In spite of their brevity, these poems don’t move rapidly. They hang around in the reader’s mind like the lachrymose memories they briefly indulge. For example:

Everybody told her to move to Brooklyn, so she didn’t.
Instead she went west like Alger, dreaming of the Pacific,
but only made it to Toronto, slowed by the false promise of hope.

Spry exposes this couple’s pet language and the embarrassing details of their sex life. In their domestic vocabulary, “‘Cocktails’ were ‘adult beverages,’ / ‘hangovers’ were known as ‘daytime,’ and ‘having sex’ was ‘apologizing.’” I’m reluctant to call Spry’s two characters dysfunctional, although he exploits their faults for the sake of humour. Both of them drink too much. They work odd jobs at the fringe of the creative class. He cheats. She is a kleptomaniac. The poems morbidly foretell the relationship’s demise every several pages. The woman in this story frequently makes oblique references to a lack of commitment, dissatisfaction, and disappointment, while the man remains unconvinced of his ability to keep her interest. Bourbon & Eventide is heavy with the inertia of failure. These characters know they’ve screwed up, but they don’t know what to do about it.

The male counterpart is poor in bed and helpless with the realization that he has failed as a romantic partner. In the end, even his sterility abandons him.  The woman, on the other hand, is hyperbolized to the edge of disbelief. She teaches English “with falsified credentials” and “served time for attempted robbery.” The eleventh tercet suggests that Spry is playing with the trope of the manic pixie dream girl:

The colour of her hair was Midnight Disappointment,
and its pixied frame lit her face in a shining brilliance.
‘When this ends,’ he thought, ‘she’ll be all I know.’

Each poem is an enclosed picture of a love affair going awry that builds on character tropes and histories. A persistent return to a meditativBourbon & Eventidee voice and subjects like the seasons, departures, and domestic life make Bourbon & Eventide sad and haunting. Its narrative shows the foresight and patience of a talented storyteller. Spry shows a great sympathy for his characters, if only because he has been cruel enough to make them so bad at love. Spry knows how to make a reader laugh at his characters’ despair and turns the misty-eyed subject matter of a breakup into a book that moves artfully between dolour and lampoonery.Each poem is an enclosed picture of a love affair going awry that builds on character tropes and histories. A persistent return to a meditative voice and subjects like the seasons, departures, and domestic life make sad and haunting. Its narrative shows the foresight and patience of a talented storyteller. Spry shows a great for his characters, if only because he has been cruel enough to make them so bad at love. Spry knows how to make a reader laugh at his characters’ despair and turns the misty-eyed subject matter of a breakup into a book that moves artfully between dolour and lampoonery.Spry deliberately describes her with fey-like attributes and associates her with the natural elements, such as summer, grass, and pastoral settings. Unlike the manic pixie dream girl who “teaches broodingly soulful young men to embrace life and its infinite mysteries and adventures,” she indulges and worsens the male character’s bad habits, such as drinking every night and not caring about other people’s orgasms. She is a cynic and a shoplifter. The impulsiveness that defines MPDGs have real consequences. She has both an abortion and a criminal record. The promise of her otherworldly magic is always dispelled. She is more like a goblin dream girl who leads her partner off the beaten path but into the bog.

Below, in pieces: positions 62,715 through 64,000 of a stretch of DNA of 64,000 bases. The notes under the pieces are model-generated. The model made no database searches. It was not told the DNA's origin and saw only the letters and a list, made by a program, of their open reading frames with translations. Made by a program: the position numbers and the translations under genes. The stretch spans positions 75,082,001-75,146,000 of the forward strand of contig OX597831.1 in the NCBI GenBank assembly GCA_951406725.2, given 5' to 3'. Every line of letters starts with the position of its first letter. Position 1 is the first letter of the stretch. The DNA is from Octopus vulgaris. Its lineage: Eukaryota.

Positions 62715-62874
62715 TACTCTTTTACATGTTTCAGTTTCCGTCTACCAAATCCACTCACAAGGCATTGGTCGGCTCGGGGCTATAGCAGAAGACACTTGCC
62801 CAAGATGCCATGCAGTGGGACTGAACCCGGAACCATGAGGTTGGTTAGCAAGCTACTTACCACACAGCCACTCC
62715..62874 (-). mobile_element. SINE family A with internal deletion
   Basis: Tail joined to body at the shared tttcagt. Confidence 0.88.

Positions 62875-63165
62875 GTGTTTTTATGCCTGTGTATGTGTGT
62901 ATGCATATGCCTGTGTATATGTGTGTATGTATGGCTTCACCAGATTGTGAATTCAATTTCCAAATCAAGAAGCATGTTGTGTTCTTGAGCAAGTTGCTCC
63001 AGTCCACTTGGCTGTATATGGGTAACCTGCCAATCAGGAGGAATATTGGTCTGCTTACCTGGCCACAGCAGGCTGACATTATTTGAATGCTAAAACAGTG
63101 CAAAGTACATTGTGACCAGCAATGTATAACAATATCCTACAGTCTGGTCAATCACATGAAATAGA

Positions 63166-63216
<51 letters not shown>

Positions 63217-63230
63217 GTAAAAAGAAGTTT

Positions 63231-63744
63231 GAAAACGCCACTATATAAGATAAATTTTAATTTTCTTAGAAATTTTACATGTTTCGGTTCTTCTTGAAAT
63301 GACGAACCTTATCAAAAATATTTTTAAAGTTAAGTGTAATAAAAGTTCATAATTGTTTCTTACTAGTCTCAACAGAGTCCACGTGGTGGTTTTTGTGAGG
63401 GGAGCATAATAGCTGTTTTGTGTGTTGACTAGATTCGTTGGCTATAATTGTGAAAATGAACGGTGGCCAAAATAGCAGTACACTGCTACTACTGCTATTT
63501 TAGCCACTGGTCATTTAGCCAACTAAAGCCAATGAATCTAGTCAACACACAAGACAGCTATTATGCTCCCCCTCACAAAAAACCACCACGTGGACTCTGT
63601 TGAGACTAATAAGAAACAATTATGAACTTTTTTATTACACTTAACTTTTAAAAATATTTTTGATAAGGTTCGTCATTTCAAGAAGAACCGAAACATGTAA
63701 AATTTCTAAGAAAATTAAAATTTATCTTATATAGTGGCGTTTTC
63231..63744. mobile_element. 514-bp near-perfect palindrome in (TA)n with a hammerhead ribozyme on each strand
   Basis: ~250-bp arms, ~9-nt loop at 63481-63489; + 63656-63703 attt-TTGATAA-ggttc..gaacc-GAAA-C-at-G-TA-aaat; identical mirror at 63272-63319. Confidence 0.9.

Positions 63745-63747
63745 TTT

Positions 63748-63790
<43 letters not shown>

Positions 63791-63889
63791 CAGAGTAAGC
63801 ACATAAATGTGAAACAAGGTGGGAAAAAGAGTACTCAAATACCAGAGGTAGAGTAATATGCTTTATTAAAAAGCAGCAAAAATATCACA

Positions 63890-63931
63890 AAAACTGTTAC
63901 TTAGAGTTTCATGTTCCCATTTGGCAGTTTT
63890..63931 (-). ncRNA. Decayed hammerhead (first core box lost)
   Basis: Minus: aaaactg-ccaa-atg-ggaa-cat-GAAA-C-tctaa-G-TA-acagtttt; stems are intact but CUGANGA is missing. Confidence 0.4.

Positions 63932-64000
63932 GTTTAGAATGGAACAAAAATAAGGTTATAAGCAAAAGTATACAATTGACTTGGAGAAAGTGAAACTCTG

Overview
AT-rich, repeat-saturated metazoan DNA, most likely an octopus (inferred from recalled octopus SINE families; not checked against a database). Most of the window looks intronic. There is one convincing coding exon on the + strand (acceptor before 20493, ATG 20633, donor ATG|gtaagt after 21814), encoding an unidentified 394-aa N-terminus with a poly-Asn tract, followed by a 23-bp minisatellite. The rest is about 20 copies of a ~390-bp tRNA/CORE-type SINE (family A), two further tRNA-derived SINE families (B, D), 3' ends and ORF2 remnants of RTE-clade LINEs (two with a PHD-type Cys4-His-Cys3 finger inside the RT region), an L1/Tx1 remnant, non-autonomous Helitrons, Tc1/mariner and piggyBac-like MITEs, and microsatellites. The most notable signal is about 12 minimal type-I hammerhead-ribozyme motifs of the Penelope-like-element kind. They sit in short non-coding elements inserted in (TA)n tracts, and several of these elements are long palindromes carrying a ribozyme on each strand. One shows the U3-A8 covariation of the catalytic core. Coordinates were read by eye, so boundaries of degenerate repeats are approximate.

Toronto Reading Series: Exploring a Rich Ecosystem of Literary Performance

Toronto Reading Series:

The First in a Series on the Toronto Literary Reading Scene

Toronto Reading Series:A writer need never be idle in Toronto—almost every night features great readings and events. This means a curator or host needs to set his or her particular event apart from the others. This results in an affable competition, with Toronto readings co-existing in a diverse cooperative ecosystem.

To ensure that each reading series is unique, hosts attempt to attract spectators by claiming a particular hosting style, a venue and an organizational approach to their literary vision.  They do this because they know there can be more to readings than simply providing a platform for book promotion or a place for writers to network – because the reading is a genre in itself.  

Despite that, not all writers pay attention to the performative element of their reading. We’ve all attended readings where writers have been underprepared, not having rehearsed or chosen materials beforehand. This is largely out of a host’s hands, and everyone can have a less than stellar performance due to nerves or an off night, but writers should understand that they are performing—and the audience is attending (or should be) to see a great show. Thankfully, writers want to be read, so have a natural reason to perform well, but hosts can also research to make sure they have quality performers. And a series itself—through reputation and past performances—can encourage quality performances.

When I founded The Emerging Writers Reading Series, I was working against the more traditional sit-down-and-frown reading series models, trying to bring in readers who were technically sound, but who also brought energy to their performances. But our Toronto ecosystem needs many different types of readings to thrive. There are big fish and small fish, and some readings that straddle different reading boundaries.